Studies on brain signals in mice have lead to the discovery of a gene- Sapap3 - which may be linked to obsessive compulsive disorder (OCD) in humans, according to a study published in the journal Nature last week. Researchers at Duke University Medical Centre in North Carolina, reported that Sapap3 deficient mice exhibited OCD-like behaviour; showing signs of anxiety and compulsively grooming themselves, often to the point of injury.
Guoping Feng, Assistant Professor of Neurobiology at Duke and co- author of the study, said: 'We obviously cannot talk to mice to find out what they are thinking, but these mutant mice clearly did things that looked like OCD'.
Two per cent of the world's population are affected by OCD, which causes unwanted obsessive thoughts and repetitive behaviour, such as washing hands, checking or cleaning. The standard OCD treatment - Prozac - is only effective in about half of patients, highlighting the need for new treatments based on novel drug targets.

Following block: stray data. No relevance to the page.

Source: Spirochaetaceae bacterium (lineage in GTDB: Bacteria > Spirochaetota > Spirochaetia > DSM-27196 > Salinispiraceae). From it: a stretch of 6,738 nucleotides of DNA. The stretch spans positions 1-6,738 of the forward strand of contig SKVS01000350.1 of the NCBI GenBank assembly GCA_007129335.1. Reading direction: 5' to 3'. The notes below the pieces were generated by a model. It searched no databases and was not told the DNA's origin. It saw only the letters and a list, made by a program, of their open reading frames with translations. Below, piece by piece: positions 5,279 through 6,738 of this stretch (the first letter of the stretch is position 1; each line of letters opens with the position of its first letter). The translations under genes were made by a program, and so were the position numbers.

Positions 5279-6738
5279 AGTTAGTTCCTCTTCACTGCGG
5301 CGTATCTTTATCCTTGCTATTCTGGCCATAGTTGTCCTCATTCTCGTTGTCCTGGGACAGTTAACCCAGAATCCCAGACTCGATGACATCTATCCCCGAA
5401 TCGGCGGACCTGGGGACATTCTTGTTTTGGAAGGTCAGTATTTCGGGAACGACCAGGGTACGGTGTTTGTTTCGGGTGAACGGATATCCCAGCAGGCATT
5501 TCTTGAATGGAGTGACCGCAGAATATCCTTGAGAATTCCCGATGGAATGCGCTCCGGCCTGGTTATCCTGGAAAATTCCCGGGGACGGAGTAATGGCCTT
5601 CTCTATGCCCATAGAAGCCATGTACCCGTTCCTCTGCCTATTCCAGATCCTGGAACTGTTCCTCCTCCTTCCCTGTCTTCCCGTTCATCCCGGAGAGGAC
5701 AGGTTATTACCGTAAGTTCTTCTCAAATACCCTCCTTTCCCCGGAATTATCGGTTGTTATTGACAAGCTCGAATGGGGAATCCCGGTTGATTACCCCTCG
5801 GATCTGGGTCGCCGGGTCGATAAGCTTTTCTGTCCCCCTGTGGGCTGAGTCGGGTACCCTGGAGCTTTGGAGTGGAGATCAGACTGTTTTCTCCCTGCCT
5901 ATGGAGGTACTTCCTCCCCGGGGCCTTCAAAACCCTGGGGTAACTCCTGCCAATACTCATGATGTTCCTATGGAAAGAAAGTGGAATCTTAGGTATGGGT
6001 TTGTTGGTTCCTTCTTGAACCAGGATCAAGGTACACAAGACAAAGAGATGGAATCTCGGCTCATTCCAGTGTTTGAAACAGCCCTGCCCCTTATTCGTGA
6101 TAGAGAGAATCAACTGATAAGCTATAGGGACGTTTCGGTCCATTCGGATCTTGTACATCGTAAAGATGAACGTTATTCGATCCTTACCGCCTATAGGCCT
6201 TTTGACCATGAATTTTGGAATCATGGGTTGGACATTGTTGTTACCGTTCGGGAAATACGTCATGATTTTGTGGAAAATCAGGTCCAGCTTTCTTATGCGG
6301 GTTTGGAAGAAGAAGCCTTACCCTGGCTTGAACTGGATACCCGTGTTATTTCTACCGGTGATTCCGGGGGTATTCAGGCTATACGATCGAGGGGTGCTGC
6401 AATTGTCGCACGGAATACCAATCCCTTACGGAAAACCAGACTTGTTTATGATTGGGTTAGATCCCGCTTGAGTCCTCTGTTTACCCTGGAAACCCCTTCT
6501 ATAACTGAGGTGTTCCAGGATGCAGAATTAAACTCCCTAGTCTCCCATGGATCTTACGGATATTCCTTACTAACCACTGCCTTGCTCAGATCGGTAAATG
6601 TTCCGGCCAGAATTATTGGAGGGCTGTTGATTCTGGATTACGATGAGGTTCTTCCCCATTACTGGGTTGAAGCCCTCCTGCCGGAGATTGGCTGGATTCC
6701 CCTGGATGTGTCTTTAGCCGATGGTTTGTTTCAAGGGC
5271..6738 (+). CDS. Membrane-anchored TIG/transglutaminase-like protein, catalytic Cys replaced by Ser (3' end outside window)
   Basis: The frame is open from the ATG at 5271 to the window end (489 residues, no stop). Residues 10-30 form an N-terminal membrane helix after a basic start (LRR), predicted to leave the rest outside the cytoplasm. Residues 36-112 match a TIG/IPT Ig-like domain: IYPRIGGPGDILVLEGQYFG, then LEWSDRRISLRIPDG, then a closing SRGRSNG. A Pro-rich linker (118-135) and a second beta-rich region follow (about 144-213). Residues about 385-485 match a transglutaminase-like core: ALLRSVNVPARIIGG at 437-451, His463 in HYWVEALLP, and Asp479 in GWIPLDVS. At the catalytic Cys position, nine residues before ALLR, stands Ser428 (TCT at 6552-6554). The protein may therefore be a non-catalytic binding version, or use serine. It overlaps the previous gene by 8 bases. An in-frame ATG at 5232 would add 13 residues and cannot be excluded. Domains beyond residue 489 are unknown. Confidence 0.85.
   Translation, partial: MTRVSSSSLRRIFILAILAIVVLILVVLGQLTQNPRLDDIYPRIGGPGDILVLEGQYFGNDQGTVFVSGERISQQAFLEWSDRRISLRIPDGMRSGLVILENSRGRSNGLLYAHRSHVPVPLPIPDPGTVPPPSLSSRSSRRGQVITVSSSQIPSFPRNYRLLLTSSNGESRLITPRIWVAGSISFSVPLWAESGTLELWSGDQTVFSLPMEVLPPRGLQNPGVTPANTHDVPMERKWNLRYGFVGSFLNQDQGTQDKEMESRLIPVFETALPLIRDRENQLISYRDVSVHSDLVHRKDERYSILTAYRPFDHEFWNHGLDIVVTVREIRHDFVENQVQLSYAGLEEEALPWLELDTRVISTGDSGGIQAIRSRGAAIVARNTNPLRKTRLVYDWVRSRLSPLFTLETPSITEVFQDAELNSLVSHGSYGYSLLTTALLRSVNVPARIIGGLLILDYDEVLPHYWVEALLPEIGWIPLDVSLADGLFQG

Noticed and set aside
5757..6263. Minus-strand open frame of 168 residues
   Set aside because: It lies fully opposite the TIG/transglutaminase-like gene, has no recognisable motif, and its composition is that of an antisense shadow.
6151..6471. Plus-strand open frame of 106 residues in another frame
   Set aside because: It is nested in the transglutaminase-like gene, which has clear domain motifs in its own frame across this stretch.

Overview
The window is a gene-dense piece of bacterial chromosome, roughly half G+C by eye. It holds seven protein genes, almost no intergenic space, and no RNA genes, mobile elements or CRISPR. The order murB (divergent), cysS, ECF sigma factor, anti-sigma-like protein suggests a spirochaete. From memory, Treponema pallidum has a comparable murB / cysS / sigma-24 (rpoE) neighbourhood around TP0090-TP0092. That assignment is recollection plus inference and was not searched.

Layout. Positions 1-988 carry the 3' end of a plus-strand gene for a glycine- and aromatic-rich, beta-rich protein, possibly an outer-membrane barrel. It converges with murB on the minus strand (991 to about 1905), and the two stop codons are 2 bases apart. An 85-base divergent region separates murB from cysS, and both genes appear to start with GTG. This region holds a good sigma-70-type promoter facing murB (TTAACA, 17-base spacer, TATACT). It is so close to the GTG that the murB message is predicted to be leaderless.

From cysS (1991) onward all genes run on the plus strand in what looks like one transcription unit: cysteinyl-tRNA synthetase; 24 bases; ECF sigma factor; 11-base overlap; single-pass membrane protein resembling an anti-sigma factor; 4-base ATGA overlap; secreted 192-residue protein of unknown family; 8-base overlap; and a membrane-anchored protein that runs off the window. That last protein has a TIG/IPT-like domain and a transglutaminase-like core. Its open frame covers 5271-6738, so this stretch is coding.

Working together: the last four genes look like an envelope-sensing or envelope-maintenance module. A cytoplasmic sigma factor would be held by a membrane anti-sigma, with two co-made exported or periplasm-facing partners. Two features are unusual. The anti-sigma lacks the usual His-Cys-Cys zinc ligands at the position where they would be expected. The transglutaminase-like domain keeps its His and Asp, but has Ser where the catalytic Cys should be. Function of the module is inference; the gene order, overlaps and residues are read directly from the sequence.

The researchers discovered the gene unexpectedly whilst studying an area of the brain known as the striatum, which acts as a 'relay centre'; receiving instructions from the cortex and shuttling them out to movement-related brain areas. Hidden cameras revealed that mice genetically engineered to lack the Sapap3 gene began to self-harm in adulthood and anxiously hid away in their cages.
To cancel out the possibility that the explanation was merely a skin irritation, the researchers administered the drug Prozac, to reveal that it cured the OCD-like behaviour in Sapap3 deficient mice. Switching the gene back on in mutant mice also had a curative effect, indicating that the missing gene was the cause.
In an accompanying editorial Steven Hyman, Professor of Neurobiology at Harvard Medical School, acknowledges that since the genetic and environmental factors contributing to psychiatric disorders are complex, the mouse model is far from perfect. 'The anxiety-like behaviours observed in these mice may also resemble OCD, but this requires a stretch of the imagination', he writes.
The next step will be to look for a human link between OCD and the human version of the Sapap3 gene by studying individuals who have a family history of OCD.